The US Supreme Court yesterday unanimously decided a case that pitted Intel against a former employee and turned out to be a win for workers, as well as for users of the English language who like to think they know what plain words mean.
The matter stems from a dispute over the deadline for filing a claim under the Employee Retirement Income Security Act of 1974 (ERISA). Its outcome turned on the meaning of a phrase that sounds simple enough on its face—actual knowledge—but here led to very different interpretations with serious ramifications for employers and workers.
ERISA provides three different cutoffs for lawsuits alleging fiduciary wrongdoing: claims must be filed within three years of a plan recipient having “actual knowledge” of a breach; or within six years of the latest violation; or, where there was fraud and concealment, upon discovery of the breach. But the statute doesn’t define actual knowledge.
Here, a former Intel physicist, Christopher Sulyma, was trying to sue for an alleged breach but was thwarted in the lower courts. The company had successfully argued that his ERISA claim was filed past deadline. Sulyma had “actual knowledge” of retirement plan activities through financial disclosures on a website he accessed, Intel said.
Sulyma countered that he did not recall actually reading the disclosures and wasn’t aware of information he was given, therefore the six-year filing deadline for a breach claim applied, and his case should proceed.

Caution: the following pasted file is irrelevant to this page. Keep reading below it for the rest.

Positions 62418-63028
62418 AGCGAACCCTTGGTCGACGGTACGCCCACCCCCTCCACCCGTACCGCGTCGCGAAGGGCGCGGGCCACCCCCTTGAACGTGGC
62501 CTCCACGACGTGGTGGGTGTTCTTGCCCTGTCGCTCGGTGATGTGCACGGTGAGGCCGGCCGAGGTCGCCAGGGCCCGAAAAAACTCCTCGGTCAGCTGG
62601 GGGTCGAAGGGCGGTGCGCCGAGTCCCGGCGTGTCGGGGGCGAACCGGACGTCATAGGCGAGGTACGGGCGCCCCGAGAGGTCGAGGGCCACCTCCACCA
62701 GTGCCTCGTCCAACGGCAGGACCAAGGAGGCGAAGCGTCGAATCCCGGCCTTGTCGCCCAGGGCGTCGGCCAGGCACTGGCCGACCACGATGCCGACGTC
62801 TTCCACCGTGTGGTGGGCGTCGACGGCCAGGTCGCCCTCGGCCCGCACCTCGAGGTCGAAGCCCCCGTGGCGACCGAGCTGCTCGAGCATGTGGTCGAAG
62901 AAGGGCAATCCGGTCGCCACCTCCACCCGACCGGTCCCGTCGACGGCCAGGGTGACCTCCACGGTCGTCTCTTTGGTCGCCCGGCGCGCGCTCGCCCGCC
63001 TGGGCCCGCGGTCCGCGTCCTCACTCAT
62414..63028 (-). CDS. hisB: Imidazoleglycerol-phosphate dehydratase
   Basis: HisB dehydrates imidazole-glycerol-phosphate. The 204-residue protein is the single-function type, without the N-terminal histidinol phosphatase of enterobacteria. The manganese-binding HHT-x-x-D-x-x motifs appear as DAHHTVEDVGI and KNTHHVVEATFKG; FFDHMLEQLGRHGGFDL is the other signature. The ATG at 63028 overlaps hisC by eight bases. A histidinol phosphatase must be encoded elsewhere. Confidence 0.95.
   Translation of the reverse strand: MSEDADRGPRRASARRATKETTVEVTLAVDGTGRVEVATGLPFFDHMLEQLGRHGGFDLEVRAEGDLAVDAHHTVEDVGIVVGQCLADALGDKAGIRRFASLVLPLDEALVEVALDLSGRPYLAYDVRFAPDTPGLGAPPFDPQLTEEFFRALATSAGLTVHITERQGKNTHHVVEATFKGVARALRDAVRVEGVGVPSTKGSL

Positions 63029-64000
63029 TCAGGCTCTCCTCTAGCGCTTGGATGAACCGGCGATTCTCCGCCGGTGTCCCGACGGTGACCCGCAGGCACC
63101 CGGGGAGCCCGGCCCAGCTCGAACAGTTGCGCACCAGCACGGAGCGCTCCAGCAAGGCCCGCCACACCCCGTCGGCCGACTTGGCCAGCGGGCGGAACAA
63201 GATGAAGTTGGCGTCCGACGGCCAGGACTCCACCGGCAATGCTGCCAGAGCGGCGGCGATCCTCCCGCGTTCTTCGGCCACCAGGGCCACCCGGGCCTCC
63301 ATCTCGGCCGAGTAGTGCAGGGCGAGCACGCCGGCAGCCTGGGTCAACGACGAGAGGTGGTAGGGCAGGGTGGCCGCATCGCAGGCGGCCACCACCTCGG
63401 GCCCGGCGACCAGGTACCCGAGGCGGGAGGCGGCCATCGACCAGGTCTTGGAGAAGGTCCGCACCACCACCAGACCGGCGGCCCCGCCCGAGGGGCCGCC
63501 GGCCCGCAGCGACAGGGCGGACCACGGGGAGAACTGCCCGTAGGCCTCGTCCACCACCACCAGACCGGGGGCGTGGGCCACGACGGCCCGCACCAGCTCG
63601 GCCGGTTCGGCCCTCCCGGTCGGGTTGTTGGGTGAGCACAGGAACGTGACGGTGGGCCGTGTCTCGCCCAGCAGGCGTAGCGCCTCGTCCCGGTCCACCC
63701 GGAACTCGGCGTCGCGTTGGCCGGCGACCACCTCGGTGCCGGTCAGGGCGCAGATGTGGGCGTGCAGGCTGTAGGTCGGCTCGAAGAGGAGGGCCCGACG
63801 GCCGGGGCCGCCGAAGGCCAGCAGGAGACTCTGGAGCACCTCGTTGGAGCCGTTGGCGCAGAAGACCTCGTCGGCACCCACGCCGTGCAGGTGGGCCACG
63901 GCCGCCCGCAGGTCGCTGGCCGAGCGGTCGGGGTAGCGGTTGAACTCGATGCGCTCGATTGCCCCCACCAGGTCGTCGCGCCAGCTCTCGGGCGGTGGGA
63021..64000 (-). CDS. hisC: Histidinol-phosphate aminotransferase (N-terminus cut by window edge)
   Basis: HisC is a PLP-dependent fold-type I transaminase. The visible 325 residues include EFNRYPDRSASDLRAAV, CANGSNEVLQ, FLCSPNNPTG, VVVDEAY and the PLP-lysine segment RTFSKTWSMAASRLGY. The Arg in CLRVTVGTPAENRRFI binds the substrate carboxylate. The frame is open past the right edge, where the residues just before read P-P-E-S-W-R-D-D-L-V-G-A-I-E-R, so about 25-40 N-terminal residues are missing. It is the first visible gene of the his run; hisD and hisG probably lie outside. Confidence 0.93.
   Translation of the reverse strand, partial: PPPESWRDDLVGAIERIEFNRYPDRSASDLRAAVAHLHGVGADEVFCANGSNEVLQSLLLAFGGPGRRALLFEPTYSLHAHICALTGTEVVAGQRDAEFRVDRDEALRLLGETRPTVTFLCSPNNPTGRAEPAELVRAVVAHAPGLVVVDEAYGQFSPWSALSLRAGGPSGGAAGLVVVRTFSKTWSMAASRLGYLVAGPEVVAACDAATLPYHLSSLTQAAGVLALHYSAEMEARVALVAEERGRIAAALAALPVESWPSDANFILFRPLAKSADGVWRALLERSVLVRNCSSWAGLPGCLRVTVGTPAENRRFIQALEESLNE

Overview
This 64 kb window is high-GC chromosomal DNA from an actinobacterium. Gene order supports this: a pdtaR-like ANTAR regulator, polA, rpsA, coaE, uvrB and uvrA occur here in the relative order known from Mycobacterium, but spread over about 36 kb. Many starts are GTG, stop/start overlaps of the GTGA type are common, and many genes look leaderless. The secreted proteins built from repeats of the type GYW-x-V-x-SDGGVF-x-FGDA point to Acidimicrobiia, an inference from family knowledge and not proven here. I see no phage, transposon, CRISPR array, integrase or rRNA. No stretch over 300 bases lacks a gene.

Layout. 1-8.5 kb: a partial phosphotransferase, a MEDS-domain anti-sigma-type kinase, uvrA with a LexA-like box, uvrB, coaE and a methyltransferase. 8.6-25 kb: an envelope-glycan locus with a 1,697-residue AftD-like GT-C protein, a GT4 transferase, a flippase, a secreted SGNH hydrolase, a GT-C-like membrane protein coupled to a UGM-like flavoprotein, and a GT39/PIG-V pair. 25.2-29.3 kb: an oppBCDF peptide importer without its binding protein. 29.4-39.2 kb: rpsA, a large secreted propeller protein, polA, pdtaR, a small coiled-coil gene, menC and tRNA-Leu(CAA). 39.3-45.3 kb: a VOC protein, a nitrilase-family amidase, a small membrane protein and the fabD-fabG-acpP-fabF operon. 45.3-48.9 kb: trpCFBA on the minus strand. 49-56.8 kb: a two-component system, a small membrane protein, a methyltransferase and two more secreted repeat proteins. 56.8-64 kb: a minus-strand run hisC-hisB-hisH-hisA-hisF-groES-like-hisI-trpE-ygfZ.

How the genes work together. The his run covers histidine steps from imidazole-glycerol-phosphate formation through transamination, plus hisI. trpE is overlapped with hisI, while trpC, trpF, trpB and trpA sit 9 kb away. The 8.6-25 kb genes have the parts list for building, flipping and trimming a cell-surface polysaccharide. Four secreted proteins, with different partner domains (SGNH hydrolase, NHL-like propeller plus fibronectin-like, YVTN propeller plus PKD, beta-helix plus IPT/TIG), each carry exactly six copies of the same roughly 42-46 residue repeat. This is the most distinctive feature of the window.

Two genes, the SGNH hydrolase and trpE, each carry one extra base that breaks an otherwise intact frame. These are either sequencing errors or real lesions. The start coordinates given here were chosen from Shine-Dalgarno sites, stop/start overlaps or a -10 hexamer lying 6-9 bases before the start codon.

The high court had to decide who was right, and the justices ultimately sided with the worker. That means Sulyma’s case against Intel’s retirement plan fiduciaries got the green light, and that employers nationwide now have to scramble to get their people really reading financial disclosures.
The phrase actual knowledge turns out to be uncomplicated, after all. In his opinion for the united bench, Samuel Alito explained that the words mean what they say. “Dictionaries are hardly necessary to confirm the point but they do,” Alito wrote dryly.
The term knowledge refers to “familiarity” or “awareness” or “understanding.” Meanwhile, actual indicates this comprehension is “real” or “in existence” as opposed to “constructive” or “possible,” or “presumed.”
He pointed out that in everyday speech actual knowledge might seem like a redundant phrase—either you know something or you don’t. But in the law the “actual” qualifier distinguishes this understanding from an awareness that’s imputed or assumed based on the context.
Nonetheless, legal dictionaries offer no alternative understanding of the phrase. In the law as in our daily life, actual knowledge is “direct and clear knowledge,” the opinion explains.
“A plaintiff does not necessarily have actual knowledge…of the information contained in disclosures he receives but does not read or cannot recall reading,” the court held. “To meet [the] actual knowledge requirement the plaintiff must in fact have become aware of that information.”
While this conclusion may seem obvious to everyday English speakers, it’s a refreshingly simple linguistic interpretation of a seemingly obvious phrase coming in the same week justices heard absurdly “metaphysical” arguments about the statutory meaning of the otherwise eminently comprehensible word “land.”
Still, workers beware! The decision does now put the onus on employers to ensure that plan beneficiaries digest the disclosures they are sent. However, it didn’t encourage ignorance or suggest workers pretend not to have read pertinent information just to preserve their claims.
Companies can still prove actual knowledge in all the “usual ways,” the opinion explains. Meanwhile, plaintiffs who do remember disclosures will be bound by oath to say as much. “And this opinion does not preclude defendants from contending that evidence of ‘willful blindness’ supports a finding of ‘actual knowledge,'” the Supreme Court assures employers.